A death and a birth. That's how life is. Praise be to God for allowing us to be family for both the Bourlands and the Greens.

    We pray ernestly for the time the three of you are back with us. Part of our family is missing.

    May God grant you peace and grace for the days ahead.


    By Blogger P Watson, at 1/25/2005 07:10:00 AM  

  • Mike,
    In times like these I often marvel at both God's wisdom and love in the gift of the church. He KNEW we would need each other... and gave us such a sweet way to care and be cared for! In times like this, it's also seems so ridiculous that we sometimes fight and don't get along--- and that often it takes an incident like this one to bring us together. Praise be to God for all things. We truly can rejoice in every situation, can't we? Blessings! sd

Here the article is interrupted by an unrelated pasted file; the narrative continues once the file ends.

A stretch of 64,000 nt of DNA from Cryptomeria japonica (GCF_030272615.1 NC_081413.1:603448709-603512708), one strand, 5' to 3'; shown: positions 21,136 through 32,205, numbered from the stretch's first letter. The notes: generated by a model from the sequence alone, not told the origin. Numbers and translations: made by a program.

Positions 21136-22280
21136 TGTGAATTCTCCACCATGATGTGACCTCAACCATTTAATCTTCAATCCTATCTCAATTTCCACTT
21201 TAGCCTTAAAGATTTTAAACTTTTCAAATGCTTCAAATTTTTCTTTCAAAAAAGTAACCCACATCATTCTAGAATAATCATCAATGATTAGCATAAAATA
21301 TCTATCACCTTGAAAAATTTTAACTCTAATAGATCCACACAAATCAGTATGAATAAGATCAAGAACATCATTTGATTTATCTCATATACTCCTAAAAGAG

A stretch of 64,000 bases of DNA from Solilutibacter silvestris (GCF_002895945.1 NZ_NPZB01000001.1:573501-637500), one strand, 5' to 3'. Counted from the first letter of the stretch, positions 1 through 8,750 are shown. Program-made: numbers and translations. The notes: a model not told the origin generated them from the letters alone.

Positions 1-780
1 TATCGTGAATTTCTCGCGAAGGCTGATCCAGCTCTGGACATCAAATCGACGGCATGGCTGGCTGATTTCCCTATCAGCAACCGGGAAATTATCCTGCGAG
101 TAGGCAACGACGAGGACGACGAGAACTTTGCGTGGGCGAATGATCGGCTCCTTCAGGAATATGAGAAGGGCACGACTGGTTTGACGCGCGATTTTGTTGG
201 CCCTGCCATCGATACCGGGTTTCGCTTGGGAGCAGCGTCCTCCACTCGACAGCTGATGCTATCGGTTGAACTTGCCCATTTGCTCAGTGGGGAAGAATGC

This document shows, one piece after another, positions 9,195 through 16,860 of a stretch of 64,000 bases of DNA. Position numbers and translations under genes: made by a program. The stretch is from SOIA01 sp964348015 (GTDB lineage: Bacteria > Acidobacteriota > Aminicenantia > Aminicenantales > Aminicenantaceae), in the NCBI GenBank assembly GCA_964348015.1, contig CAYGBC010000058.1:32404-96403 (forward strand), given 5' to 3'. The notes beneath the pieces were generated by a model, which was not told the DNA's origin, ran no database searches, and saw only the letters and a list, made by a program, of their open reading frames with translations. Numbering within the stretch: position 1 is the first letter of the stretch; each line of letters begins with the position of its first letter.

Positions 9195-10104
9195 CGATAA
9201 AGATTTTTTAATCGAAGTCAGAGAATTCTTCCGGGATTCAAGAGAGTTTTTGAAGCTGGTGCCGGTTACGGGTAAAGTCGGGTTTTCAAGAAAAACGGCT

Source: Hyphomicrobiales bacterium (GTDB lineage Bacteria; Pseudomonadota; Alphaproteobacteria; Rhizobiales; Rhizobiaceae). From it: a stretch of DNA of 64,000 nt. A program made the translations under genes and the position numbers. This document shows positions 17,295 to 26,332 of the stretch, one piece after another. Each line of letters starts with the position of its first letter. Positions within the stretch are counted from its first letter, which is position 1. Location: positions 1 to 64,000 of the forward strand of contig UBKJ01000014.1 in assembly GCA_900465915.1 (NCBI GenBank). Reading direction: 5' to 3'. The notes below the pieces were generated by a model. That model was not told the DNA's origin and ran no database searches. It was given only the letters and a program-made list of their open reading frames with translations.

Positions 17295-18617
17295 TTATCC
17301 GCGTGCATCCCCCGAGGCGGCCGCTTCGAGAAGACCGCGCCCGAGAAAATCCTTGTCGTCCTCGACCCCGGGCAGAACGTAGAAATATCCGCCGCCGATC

By Blogger SkipD, at 1/25/2005 03:49:00 PM